+---------+ |
Figure 3: PIOs, RIOs, and Default Routes
The implications bear consideration. Imagine, Figure 3, that hosts
Alice and Bob are in communication, Bob's network is multihomed, and
Bob's first hop routers are Bob-A (to upstream ISP A advertising
prefix A') and Bob-B (to upstream network B and advertising prefix
B'). If Bob is responding to a message from Alice, his choice of
source address is forced to be the address Alice used as a
destination (which we may presume to have been in prefix A'). Hence,
Bob created or was assigned an address in A', and can only reasonably
send traffic using it to Bob-A as a first hop router. If there were
several instances of Bob-A and one had advertised itself as a default
router or as having a route to Alice, that is the router Bob should
choose. If none of Bob-A have advertised that but Bob-B has, it is
irrelevant; Bob is using the address allocated in A' and courts a BCP
38 discard if he doesn't send the packet to Bob-A.
In the special case that Bob is initiating the conversation, an RIO
might, however, influence source address choice. Bob could
presumably use any address allocated to him, in this case his address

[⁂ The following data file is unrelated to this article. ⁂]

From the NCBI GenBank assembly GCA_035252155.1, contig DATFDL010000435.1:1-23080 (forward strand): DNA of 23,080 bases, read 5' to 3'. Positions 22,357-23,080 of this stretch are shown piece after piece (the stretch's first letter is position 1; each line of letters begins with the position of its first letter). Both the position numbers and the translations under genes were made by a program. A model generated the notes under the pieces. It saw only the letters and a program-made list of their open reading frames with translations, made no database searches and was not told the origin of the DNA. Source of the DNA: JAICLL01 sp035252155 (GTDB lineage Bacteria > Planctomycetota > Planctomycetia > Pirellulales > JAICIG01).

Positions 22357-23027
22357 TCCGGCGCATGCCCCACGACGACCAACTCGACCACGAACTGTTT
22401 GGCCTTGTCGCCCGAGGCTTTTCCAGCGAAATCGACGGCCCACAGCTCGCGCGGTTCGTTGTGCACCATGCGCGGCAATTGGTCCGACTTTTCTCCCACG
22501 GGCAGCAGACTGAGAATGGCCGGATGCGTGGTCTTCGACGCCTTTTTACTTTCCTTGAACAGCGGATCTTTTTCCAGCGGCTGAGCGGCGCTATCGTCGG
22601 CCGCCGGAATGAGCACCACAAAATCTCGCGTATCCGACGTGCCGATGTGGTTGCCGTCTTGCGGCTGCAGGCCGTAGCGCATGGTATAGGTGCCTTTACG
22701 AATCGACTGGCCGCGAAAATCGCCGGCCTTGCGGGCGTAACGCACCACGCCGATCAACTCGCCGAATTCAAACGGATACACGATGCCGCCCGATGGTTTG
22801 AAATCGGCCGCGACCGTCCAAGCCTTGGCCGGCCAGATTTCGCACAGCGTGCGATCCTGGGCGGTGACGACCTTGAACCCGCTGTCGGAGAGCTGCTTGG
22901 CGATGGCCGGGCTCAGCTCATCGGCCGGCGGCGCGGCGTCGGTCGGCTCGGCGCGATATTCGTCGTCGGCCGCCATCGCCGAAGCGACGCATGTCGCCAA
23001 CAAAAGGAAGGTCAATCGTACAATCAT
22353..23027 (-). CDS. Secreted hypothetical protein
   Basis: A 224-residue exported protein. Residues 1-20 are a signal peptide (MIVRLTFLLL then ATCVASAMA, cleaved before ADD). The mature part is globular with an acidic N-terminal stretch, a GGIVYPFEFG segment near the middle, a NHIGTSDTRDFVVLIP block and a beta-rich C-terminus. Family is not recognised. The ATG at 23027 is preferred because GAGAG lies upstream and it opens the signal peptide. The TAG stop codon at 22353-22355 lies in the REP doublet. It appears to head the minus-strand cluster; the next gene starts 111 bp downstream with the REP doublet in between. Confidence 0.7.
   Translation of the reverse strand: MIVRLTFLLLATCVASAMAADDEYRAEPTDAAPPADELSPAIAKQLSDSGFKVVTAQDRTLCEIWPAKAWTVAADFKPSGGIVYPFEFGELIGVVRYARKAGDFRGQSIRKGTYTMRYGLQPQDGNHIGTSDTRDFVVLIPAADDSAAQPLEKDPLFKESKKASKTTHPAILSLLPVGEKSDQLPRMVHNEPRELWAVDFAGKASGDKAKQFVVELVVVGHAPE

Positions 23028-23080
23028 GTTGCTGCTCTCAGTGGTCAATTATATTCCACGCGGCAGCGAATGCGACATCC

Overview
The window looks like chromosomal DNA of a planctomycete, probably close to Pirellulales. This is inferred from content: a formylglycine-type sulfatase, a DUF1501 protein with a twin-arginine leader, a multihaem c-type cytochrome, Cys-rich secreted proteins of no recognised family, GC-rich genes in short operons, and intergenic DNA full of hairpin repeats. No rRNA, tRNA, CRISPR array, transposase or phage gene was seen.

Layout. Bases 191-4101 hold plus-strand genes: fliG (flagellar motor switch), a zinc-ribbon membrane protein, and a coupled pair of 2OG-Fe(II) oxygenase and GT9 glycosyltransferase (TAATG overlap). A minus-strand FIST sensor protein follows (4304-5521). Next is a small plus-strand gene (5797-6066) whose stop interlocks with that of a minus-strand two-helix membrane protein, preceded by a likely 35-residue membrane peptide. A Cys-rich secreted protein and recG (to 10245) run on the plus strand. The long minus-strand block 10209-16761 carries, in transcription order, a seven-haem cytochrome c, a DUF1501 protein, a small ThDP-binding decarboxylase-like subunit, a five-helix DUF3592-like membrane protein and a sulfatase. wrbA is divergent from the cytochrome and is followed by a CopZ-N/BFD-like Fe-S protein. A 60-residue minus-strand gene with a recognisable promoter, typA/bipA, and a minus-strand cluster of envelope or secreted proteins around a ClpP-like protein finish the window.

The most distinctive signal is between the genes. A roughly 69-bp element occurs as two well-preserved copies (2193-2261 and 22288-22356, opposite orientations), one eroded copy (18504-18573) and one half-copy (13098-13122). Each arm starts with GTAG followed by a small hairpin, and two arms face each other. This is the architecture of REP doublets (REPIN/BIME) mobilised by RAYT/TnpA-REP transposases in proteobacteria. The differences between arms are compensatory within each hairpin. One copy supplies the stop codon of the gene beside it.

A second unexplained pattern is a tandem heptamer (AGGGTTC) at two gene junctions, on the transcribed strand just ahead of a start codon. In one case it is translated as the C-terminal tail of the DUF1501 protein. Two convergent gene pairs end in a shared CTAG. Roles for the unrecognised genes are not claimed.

in A' or B'. If Bob-B has advertised an RIO for Alice's prefix and
Bob-A has not, Bob MAY take that fact into account in address
selection - choosing an address that would allow him to make use of
the RIO.
3.2. Default Router Selection
Default Router Selection is modified as follows: A host SHOULD select Default Router Selection is modified as follows: A host SHOULD select
default routers for each prefix it is assigned an address in. default routers for each prefix it is assigned an address in.
Routers that have advertised the prefix in its Router Advertisement Routers that have advertised the prefix in its Router Advertisement
message SHOULD be preferred over routers that do not advertise the message SHOULD be preferred over routers that do not advertise the
prefix. prefix.
As a result of doing so, when a host sends a packet using a source As a result of doing so, when a host sends a packet using a source
address in one of those prefixes and has no history directing it address in one of those prefixes and has no history directing it
otherwise, it SHOULD send it to the indicated default router. In the otherwise, it SHOULD send it to the indicated default router. In the
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This will also apply in more complex networks, even when more than This will also apply in more complex networks, even when more than